Video Credit: National Center for Missing and Exploited Children

The Madison County Sheriff’s Office has released the first facial reconstruction of a young girl found deceased in a black suitcase in a field in Madisonville, Texas on Sept. 17, 2016. Investigators describe the girl as being white or Hispanic, between the ages of 2 and 6, and having dark hair. They also say the girl had a feeding tube and likely had a condition called micrognathia, which would have required continuous professional medical care.


Forensic artists from the National Center for Missing and Exploited Children created this facial reconstruction of a young girl found in a black zippered suitcase in Madisonville, Texas in September 2016. Investigators say she may be from the Southwest region of the United States, specifically Southeast Arizona, or a nearby region of Mexico. (Images: Courtesy of the National Center for Missing and Exploited Children)

The new composite image was released in collaboration with the National Center for Missing and Exploited Children. According to the Center, the girl’s skeletal remains were placed in three garbage bags before being placed in the suitcase. She was wearing a Mon Petit brand pink dress and a Parent’s Choice brand diaper, and is estimated to have been deceased for 3 to 5 months before her remains were discovered. 

(Left) The Mon Petit brand dress found on the girl's body. (Right) The black zippered suitcase in which the girl's body was found concealed in three garbage bags. (Photos: Courtesy of the National Center for Missing and Exploited Children)

Pollen analysis of the remains suggested that the girl was from the Southwest United States, most likely Southeast Arizona, or an adjacent region of Mexico, despite being found in Texas. The girl’s facial reconstruction was completed by NCMEC forensic artists using a CT scan of her skull.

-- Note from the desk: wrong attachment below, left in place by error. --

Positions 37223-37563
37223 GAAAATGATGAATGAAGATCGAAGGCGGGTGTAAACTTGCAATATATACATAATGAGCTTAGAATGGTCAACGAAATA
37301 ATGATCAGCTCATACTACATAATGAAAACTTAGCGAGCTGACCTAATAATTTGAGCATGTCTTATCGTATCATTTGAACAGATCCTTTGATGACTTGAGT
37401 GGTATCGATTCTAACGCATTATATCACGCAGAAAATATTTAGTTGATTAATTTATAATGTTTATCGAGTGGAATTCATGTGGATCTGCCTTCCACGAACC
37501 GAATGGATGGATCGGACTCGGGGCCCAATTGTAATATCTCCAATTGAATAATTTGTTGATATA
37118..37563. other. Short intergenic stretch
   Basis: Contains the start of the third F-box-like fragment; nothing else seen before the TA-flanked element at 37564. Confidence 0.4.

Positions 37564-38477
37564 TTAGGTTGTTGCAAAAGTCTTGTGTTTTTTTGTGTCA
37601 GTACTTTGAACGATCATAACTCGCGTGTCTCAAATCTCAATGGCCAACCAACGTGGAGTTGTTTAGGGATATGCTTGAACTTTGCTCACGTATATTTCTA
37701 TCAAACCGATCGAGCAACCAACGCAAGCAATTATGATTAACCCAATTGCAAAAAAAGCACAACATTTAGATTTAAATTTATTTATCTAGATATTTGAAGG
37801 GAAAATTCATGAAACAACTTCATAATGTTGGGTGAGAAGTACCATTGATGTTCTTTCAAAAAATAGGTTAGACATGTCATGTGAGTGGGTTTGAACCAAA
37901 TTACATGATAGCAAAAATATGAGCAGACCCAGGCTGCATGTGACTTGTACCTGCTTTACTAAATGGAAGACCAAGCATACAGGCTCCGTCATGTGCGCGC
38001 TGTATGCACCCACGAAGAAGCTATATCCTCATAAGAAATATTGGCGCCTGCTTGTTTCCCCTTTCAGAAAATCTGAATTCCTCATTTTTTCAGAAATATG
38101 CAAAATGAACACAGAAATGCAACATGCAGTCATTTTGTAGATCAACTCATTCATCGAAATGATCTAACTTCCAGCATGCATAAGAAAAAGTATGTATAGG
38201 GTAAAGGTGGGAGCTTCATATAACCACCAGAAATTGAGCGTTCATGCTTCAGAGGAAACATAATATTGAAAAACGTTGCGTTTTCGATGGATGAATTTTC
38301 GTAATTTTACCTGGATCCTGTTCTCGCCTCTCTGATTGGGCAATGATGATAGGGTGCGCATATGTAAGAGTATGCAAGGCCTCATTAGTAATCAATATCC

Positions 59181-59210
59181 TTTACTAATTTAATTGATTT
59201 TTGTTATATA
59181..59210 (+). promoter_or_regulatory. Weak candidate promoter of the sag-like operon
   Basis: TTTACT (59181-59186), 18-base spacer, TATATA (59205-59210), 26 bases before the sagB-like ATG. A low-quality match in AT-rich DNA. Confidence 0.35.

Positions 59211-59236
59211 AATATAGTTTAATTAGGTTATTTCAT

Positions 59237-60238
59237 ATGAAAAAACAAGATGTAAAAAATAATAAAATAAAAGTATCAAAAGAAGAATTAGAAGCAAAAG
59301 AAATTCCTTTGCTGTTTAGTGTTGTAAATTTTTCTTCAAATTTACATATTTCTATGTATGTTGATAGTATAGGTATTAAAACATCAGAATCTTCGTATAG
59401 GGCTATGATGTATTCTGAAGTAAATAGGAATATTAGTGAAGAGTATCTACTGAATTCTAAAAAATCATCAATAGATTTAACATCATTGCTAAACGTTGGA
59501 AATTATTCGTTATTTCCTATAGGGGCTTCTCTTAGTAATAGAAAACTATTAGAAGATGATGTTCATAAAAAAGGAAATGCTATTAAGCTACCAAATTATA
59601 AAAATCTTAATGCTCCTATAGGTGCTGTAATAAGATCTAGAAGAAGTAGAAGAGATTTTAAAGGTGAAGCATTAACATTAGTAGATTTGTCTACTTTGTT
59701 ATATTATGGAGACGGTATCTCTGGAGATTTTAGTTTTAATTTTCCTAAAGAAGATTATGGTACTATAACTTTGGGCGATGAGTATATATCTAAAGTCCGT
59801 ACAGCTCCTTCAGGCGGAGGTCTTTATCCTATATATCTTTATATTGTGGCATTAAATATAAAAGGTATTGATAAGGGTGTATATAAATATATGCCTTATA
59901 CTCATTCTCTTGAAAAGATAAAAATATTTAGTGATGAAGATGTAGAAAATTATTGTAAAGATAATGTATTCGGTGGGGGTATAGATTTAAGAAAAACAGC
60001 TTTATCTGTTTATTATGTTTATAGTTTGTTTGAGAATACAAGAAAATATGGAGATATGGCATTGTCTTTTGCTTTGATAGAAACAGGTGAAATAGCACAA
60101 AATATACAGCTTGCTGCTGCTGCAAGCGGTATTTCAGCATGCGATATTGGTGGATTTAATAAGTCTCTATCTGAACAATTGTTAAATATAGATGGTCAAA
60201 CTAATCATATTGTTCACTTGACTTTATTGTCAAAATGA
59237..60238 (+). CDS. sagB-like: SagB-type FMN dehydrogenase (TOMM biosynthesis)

Micrognathia, which authorities say the girl may have had, refers to a condition in which the lower jaw is smaller than normal, according to the U.S. National Library of Medicine. This condition can interfere with eating, which may be why the girl was found with a feeding tube.

NCMEC forensic artists often create facial reconstructions of unidentified deceased children and teens, including in cases where only bones remain—facial reconstructions are created digitally, using inferences from bone structure and CT scans of remains. These reconstructions are typically created in grayscale, as skin and eye color may not be available, but a recent partnership with Parabon Nanolabs may allow NCMEC to include these details through DNA phenotyping.

Forensic palynology—the study of plant particles, including spores and pollen, to help solve crimes—is a highly specialized practice that has offered new leads in several forensic mysteries and cold cases, including the origins of the 1981 “Buckskin Girl” Jane Doe, who was discovered in Ohio wearing a buckskin poncho and was determined to be from the Northeast region of the United States 35 years after her death, and Baby Doe, later identified as 2-year-old Bella Bond, whose mother’s boyfriend was later convicted of second-degree murder for her death.